ALLEN COUNTY, Ind. (WANE) –The Allen County Council Thursday approved a $302 million budget for 2024 that is 11% higher than the 2023 budget and represents a 4% hike in the property tax levy.
However, the tax rate will potentially decrease by 5%, county auditor Nick Jordan said Thursday after the county budget hearing.
An individual’s property tax is driven by the assessed value, so if personal property taxes rise, that probably means a home’s worth is increasing, Jordan said.
“In general, there’s been a rapid increase in residential properties. The tax burden has been shifting to residential from commercial business property, anything that is not residential. Residential properties have skyrocketed, so they’re carrying more of the burden,” Jordan explained.
The council also voted on tax rises for each of the four county fire districts. The tax rises represent considerable jumps in the local tax rate, something to which a number of residents in the Northeast Fire District objected.
Lindsey Hammond from Harlan said the tax for Northeast went from “zero to $4 million in four years,” and asked for a “balanced approach without burdening the taxpayers.”
The Northeast Fire District taxes were proposed at $5 million, a jump from $3.7 million the year before, according to a chart provided by the county. The Northeast Fire District includes Cedar Creek Township, Leo Cedarville, Grabill, Springfield, and Scipio Township.
Lori DeWitt, on the Springfield Township Board, said “Northeast promised the taxpayers last year in meetings that the budget after last year’s big hike would start to go down when, in fact, it’s $1.3 million more this year. I am very concerned. I know of two widows who had to sell their homes because they can’t afford them anymore. I’m very concerned about the taxpayers.”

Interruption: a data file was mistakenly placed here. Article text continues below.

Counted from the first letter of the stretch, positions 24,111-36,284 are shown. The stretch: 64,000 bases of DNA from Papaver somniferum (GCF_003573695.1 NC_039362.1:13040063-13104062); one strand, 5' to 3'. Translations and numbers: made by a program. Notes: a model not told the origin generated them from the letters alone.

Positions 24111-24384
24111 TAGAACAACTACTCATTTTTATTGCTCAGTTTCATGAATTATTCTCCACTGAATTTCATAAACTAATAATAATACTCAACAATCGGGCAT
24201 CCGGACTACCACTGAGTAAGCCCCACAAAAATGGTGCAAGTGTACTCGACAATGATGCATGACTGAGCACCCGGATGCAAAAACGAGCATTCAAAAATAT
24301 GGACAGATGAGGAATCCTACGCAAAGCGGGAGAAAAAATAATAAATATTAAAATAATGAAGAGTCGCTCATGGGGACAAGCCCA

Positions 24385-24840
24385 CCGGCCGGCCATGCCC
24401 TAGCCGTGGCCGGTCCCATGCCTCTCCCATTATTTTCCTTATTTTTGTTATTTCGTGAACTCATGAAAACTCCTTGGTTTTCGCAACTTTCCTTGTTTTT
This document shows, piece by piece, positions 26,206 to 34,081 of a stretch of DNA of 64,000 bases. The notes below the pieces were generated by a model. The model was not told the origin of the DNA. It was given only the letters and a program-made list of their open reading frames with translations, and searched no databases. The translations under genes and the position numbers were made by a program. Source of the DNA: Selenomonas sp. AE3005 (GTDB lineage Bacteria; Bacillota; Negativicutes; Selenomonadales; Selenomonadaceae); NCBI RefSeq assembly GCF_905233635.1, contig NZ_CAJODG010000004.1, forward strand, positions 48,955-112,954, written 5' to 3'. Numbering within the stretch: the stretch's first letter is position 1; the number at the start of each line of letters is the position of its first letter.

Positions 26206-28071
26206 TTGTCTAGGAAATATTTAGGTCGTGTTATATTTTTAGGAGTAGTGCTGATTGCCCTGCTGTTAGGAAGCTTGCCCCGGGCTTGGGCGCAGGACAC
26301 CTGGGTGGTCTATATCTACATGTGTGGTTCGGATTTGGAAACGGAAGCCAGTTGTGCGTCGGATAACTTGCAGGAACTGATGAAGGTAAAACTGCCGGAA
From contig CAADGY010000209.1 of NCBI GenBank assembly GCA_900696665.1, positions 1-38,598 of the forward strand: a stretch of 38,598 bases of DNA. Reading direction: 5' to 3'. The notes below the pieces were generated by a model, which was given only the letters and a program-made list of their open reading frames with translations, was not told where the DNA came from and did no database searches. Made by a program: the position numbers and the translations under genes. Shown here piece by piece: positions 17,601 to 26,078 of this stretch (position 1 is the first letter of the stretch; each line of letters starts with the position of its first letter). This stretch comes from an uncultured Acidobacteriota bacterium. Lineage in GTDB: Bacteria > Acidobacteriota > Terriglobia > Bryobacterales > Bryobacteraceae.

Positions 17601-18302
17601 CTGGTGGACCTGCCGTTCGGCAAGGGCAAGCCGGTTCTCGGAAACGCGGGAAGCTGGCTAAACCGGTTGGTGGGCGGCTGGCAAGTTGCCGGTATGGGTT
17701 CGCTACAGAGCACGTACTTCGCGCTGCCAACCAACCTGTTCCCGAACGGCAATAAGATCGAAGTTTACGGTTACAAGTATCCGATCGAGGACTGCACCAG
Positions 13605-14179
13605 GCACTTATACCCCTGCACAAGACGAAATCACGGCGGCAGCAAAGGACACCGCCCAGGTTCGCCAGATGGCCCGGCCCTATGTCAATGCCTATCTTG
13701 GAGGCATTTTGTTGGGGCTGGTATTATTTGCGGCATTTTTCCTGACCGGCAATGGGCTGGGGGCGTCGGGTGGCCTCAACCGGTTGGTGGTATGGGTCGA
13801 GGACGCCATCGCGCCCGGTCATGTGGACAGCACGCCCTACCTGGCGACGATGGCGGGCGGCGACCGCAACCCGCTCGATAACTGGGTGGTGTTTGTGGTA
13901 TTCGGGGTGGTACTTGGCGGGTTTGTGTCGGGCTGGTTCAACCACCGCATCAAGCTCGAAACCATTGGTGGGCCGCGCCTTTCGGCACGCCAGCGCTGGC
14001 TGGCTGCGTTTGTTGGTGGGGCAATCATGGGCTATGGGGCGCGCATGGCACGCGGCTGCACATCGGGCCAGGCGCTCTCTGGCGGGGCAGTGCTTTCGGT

DeWitt said the Amish population is looking to move out of the county because of the tax hikes.
Taxes for the Southwest Fire District were approved at $7.4 million; 2023 taxes were $4.1 million for an 81% hike. Brett Wygant, fiscal officer for Southwest, told the council before the vote that, due to tax abatements, the district has lost $193,000 a year each year for the past five years, money that could have gone to the fire district.
The Northwest Fire Department including Huntertown was approved at $9.1 million, a 179% jump from 2023 at $3.3 million.
The West Central Allen County district that includes Aboite was approved at $6.7 million from $1.4 million.
The changes are needed for the increased runs, equipment repairs and personnel costs, district representatives have said.
“For the first time in Allen County history, we’ve created a consolidation among what were either township departments or fire territories or other designations and that created a more cohesive, more county-wide spanning of fire protection. These conversations began back in the 90s and have come to fruition in the last couple of years,” Council Vice President Paul Lagemann said after the meeting.
He gave kudos to the Allen County Commissioners who had to approve the process and the cooperation among the fire districts.
“It provides broader, more professional, more full-time or even paid part-time services in Allen County so when you dial 9-1-1, people show up. Ultimately that’s what we’re here to make sure that happens,” Lagemann continued.
The significant increases will hopefully stay flat after this year.